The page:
Hunting, human rights and others

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Killing for recreation: where fox hunting meets pornography

Killing for recreation: where fox hunting meets pornography

Sir: It is apposite that David Dear (letter, 25 January) should use the archaic "venery" as a synonym for hunting with dogs, since the same word also, archaically, means sexual indulgence.

It has long seemed to me that the debate on hunting and hare coursing may be best approached in these terms. That is to say, to identify hunting to kill for food or for protection as a primitive drive, on a par in evolutionary terms with the drive to sex for procreation; and to understand hunting to kill for recreation or psychological release, the essence of Dear's argument, as essentially sadistic and on a par with the use of pornography to provide both stimulation and temporary gratification of the urge.

Hunting with dogs and hare coursing completely fill the criteria for pornography (the pornography of violence in this case). Sex with neither affection nor procreational purpose: death with neither food nor defence as its justification.

As an issue of public policy it should be addressed in the same terms as sexual pornography. If it is denied to those who use it, in what other ways might they seek release for their drives? If it is to be permitted, are children to be protected from exposure and recruitment to it?

Only the perverse would argue that recreational torture such as bear-baiting is not pornographic in its tendency to deprave and corrupt, and that its passing does not mark progress in our maturing as a humane society largely in control of its primitive id. I believe it is difficult to resist the conclusion that the end of hunting with dogs will take us further down this road.

ROBERT BAKER
Arkholme, Lancashire

Clarke's threat to British freedoms

Sir: Draconian powers as proposed by Charles Clarke, including indefinite house arrest, would be hugely troubling in any circumstances, because there is no way of challenging their exercise in a properly constituted court of law.

In Britain today we are additionally being asked to entrust these powers to a government led by a prime minister whose reputation for sound judgement and integrity lies at his feet in tatters because he misused the intelligence services and misled the country about WMD in order to march us off to an illegal invasion of Iraq. The security services themselves have forfeited some trust because they proved so responsive to requirements.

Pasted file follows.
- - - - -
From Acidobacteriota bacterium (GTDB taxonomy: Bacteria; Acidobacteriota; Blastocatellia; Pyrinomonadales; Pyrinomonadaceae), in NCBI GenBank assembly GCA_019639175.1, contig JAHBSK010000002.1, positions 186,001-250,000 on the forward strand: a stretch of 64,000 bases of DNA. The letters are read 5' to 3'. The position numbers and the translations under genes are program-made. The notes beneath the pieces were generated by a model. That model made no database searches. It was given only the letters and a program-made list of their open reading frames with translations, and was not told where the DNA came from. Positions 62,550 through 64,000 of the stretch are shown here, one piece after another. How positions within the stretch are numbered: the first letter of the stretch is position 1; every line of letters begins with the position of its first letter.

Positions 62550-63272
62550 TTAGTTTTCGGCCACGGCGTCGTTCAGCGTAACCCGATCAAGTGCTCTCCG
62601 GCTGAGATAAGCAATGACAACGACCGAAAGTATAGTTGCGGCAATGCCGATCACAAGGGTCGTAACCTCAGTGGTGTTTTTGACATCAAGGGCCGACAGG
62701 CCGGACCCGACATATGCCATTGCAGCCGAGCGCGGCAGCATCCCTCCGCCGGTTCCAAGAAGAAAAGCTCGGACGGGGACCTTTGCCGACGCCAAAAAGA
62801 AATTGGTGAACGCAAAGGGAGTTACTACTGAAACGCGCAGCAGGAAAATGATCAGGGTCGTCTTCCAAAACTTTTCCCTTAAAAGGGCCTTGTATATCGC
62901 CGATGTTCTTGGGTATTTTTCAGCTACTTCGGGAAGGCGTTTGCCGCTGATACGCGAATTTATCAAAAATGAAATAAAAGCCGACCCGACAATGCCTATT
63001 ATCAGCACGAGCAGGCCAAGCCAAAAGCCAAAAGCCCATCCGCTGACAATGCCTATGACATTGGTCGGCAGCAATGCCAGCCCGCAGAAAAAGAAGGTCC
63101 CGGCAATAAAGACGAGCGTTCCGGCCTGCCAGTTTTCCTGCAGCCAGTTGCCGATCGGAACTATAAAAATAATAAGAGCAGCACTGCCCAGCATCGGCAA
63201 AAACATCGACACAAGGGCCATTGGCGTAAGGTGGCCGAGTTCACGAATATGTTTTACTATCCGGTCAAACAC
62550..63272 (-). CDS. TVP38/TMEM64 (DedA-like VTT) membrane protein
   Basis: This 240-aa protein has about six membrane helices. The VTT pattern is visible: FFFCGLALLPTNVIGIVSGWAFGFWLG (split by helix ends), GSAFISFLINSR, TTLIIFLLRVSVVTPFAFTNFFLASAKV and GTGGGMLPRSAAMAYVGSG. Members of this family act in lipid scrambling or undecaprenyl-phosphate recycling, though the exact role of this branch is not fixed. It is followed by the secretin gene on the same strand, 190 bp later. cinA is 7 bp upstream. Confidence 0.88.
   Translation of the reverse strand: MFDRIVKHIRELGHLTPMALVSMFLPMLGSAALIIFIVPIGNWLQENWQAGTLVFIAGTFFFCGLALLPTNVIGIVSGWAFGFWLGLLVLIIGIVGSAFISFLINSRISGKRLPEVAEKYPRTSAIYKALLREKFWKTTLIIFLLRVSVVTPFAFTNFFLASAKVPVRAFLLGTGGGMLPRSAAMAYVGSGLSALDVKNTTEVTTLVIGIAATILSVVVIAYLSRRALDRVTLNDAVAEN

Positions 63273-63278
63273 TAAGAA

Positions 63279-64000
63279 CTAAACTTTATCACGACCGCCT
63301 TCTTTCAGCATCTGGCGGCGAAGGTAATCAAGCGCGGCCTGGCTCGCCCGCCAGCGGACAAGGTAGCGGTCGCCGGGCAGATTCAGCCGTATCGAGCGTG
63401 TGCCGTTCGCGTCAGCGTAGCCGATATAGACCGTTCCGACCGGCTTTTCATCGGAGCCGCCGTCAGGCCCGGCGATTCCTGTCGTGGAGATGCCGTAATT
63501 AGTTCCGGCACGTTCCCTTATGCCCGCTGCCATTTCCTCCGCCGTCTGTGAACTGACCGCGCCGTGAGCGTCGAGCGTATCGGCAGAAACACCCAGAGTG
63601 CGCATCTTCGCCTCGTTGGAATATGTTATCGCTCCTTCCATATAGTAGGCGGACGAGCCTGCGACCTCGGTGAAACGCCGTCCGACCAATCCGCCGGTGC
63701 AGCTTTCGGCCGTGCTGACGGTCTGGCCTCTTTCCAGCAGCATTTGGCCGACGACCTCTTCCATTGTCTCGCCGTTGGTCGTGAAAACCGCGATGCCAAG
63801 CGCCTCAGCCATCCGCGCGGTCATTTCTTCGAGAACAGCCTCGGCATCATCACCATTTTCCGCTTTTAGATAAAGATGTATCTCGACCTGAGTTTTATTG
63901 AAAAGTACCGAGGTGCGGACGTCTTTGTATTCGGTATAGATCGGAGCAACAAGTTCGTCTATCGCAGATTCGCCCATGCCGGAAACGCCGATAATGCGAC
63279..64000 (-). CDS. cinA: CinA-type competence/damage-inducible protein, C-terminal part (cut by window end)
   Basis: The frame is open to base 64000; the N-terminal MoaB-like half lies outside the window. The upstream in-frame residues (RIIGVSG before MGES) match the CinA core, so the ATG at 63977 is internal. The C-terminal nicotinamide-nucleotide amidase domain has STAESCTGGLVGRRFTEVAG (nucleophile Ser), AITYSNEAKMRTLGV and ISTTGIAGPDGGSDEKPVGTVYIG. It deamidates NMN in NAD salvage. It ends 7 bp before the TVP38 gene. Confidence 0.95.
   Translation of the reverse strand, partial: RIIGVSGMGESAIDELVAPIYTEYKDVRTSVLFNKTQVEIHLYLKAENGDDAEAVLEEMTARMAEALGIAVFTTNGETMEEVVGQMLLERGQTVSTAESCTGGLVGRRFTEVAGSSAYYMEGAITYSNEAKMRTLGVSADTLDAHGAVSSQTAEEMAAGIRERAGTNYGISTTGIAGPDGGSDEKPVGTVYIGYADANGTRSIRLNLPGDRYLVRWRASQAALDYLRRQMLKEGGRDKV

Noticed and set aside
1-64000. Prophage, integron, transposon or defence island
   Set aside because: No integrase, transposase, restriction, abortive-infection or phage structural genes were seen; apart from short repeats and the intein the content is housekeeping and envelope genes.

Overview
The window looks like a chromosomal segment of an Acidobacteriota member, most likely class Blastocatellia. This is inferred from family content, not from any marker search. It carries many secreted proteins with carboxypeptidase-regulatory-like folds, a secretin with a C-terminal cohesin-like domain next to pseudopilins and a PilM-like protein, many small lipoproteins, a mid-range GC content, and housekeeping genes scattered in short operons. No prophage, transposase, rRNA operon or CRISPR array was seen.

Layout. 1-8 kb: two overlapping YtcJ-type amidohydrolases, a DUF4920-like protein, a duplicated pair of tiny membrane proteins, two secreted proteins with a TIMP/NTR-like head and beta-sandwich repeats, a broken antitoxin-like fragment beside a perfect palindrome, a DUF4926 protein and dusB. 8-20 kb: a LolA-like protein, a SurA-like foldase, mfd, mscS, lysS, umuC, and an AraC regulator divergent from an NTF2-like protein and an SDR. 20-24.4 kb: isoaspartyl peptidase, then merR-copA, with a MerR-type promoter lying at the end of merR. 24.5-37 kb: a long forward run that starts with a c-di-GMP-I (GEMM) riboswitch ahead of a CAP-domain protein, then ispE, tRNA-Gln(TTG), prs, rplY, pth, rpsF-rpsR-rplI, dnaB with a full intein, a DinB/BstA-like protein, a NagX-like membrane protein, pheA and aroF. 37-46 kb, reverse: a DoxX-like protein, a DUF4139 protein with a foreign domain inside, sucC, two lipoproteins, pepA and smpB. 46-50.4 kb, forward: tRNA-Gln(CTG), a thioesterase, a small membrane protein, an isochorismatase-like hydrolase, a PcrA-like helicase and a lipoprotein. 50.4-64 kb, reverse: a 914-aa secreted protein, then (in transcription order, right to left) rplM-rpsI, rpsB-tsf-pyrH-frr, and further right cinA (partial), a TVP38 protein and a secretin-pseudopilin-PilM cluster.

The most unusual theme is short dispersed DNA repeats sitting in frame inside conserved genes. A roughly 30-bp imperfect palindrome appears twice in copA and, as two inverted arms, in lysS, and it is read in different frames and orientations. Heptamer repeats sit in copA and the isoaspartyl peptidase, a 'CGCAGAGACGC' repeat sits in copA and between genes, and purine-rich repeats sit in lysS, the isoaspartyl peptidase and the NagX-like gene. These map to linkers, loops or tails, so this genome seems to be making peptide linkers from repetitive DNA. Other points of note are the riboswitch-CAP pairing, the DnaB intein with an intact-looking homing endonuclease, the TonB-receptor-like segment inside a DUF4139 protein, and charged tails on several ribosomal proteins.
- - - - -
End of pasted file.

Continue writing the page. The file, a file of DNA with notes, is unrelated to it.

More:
Measures and men therefore come together in an unholy alliance that imperils freedom and the rule of law in Britain as never before. I wonder if Mr Howard and Mr Kennedy can find the courage to denounce what is proposed without the usual psephological fine-tuning?

J WILFRED ATTENBOROUGH
Lincoln

Sir: We are treated to the audacious gall of the Home Secretary asking us to trust him! He wants laws to enable him to condemn any citizen of this country to confinement in perpetuity to their home. Trust us, we know they are bad people. This from a member of the government which lied to us about the reasons for going to war on the grounds that it had solid, intelligence-based evidence.

If this farrago of proposals should ever come near the statute book I sincerely hope that all concerned democrats will show the government that the anti-war demonstration was a Sunday-school outing. I am 71 years old and I do not want to live in a dictatorship run by Blair and Clarke. Having survived bombing in the Second World War, 11 years of Mrs T and 30 years of the IRA, I would rather take my chance with whatever the "terrorists" can offer.

PAUL CONNORS
Debenham, Suffolk

Sir: Charles Clarke's latest draconian pronouncements follow this Government's execrable form for democratic subversion. All have been ostensibly predicated on the deaths in New York on 9/11. If we were, God forbid, to lose one hundred times that number in terrorist incidents in this country, it would be a price worth paying for the preservation of our hard-won civil liberties and in support of the rule of law.

Anyone shocked by such a statement ought to reflect on the number of lives given and lost in the process of obtaining and defending those rights. Are we to betray their memory, count as cheap their sacrifices, while paying lip service to both come 11 November?